Now, everyone from self described Pentecostals and Charismatics to SBC seminary profs. have all told me that such a belief is the hallmark of Fundamental Pentecostalism, not Charismatics.

Charismatics are those who believe in the continuation of what are commonly refered to the "sign gifts" (the one cesssationists believe are no longer active).

Thus why people like Wayne Grudem can call themselves charismatics while not believing in a second "Baptism of the Spirit."

What's your thoughts on this & what should we call folks who believe like you?


Bart Barber said...


Thanks, brother, for coming by and making a very good point.


No, the man did not suggest that he could speak "frog" and "locust." Rather, he suggested that he could, by speaking in tongues, speak "cancer" and "demon." He said that the Holy Spirit is able to speak "frog" and "locust" as evidenced in the plagues.

But that is really not the focus of my post, which has sought to highlight the commonalities among most of the presenters. I do understand, however, why such a bizarre statement piques people's interest.

Jerry Corbaley said...

Hi Bart,

Me again. I just offered my apology to Dr. McKissic (on his blog) for my failure to address my comments to his blog post, not his resolution.

My apologies to you and your readers also.

To be precise; I have asked Dr. McKissic to correct the factual errors on his recent blog post, "The IMB Tongues Policy: 'Emotional Prejudice' or Exegetical Precision?".

Jack Maddox said...


Hi again! I had to re read my comment to see why you would have singled me out and I see now why. Although I really was not commenting on "Charismatic" practices per se, I can see how one could come to that conclusion. My point was simply this...the conference in Arlington was not truly a conference on the Holy Spirit and His ministry as much as it was a conference on the gifts of the Spirit and even more precisely the gift of tongues. That is really all we talked about. There was nothing concerning the Deity of the Spirit, nothing on Sanctification, nothing about the filling vs baptism, nothing about the fruit of the Spirit, we heard no essays or presentations on the Spirit in conversion. The Spirit is about much more than tongues and gifts. The Convicting ministry of the Spirit, the Converting ministry of the Spirit, The Counseling ministry of the Spirit...that is all I am saying, that the conference was great, I enjoyed it, but to say that it was about anything more than a forum on the pros and cons biblically of speaking in tongues in the context of Baptist historical and contemporary theology I believe is to miss the whole point of the Conference. This conference was about advocating the PPL issue in SB life. I am not saying that it is wrong to do so. I went to the conference to learn and I learned a great deal.

Now not that it matters to me, but I will answer your question.

Ron Phillips

But I am to busy to 'disagree' with him right now. I have to go and take camp forms to students who are going to camp with us this year : )


Anonymous said...

Pastor John,

Good question. I think that those people are wrong, from what I have read and seen in people that I know. The difference that I know of is that Classic Pentecostals are those who believed in a seperate baptism of the Holy Spirit with tongues as the initial evidence and formed their own denominations, like Assembly of God and Church of God. Charismatics are those who believe the same thing on the Baptism of the Holy Spirit but have stayed within their denominations through the Charismatic Renewal of the 1960's through the 1980's. They did not start their own denominations, but either stayed in the ones they were already in or started non denominational churches. To a person, I have never met a self proclaimed charismatic who did not believe in a separate Baptism in the Holy Spirit with tongues as the intial evidence.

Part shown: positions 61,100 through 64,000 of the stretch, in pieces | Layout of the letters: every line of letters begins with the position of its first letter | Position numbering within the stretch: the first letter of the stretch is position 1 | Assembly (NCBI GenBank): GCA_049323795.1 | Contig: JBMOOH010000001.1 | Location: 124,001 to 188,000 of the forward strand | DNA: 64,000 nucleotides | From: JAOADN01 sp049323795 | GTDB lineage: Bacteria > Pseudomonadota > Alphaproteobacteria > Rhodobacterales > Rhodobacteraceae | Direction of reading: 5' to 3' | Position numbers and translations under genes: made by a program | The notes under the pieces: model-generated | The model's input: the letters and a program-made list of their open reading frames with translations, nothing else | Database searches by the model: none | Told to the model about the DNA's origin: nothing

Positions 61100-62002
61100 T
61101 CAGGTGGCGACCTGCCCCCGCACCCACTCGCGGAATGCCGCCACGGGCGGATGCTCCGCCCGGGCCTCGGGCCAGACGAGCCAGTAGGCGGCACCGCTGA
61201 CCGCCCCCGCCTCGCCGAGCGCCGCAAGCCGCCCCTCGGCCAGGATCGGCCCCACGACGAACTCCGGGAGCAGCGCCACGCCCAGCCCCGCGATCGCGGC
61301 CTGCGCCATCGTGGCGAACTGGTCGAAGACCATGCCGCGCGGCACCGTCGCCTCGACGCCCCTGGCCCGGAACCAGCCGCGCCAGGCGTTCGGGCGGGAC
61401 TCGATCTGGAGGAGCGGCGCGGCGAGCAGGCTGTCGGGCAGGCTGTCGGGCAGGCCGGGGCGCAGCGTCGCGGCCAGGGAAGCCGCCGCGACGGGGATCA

That belief is incompatible with Baptist soteriology, so the charismatic movement never gained a foothold in SBC life. Through people like Wayne Grudem (who perhaps calls himself charismatic because he believes in the giftings of the Holy Spirit), and others, much theological work has been done in evangelical life that says that the gifts, including PPL are for today, but there is no seperate baptism. I don't know what to call that, but that is where I stand. A continuationist has been used as a term, but it is a clumsy term and will probably soon be replaced by something else, in my opinion.

Anonymous said...


Thanks for answering. I see your point. I would have loved to have talked about the other things as well, and when given the choice of talking about the gifts or the fruit of the Spirit during the panel discussion, I chose to speak on the fruit of the Spirit for the very reasons that you suggest were necessary.

Anonymous said...

What Alan is getting at, if I understand him correctly, is that there are very few Charismatics and no Pentecostals in the SBC. I would agree. There are Third Wavers in the SBC, who practice some of the gifts associated with the other two groups (tongues, etc.), but typically do not affirm a second baptism and do not always form new denominations or networks. This is one debate where we need a great deal of definitional precision--Bart is surely right about attempts to paint all cessassionists with one brush, and Alan is right that not everyone who is not a cessassionist is a "Charismatic." The picture is simply more complicated than it was forty years ago, even among Southern Baptists. Please note I am not speaking to the debate itself, but the need to use proper terminology and exercise better Christian charity in the midst of the debate.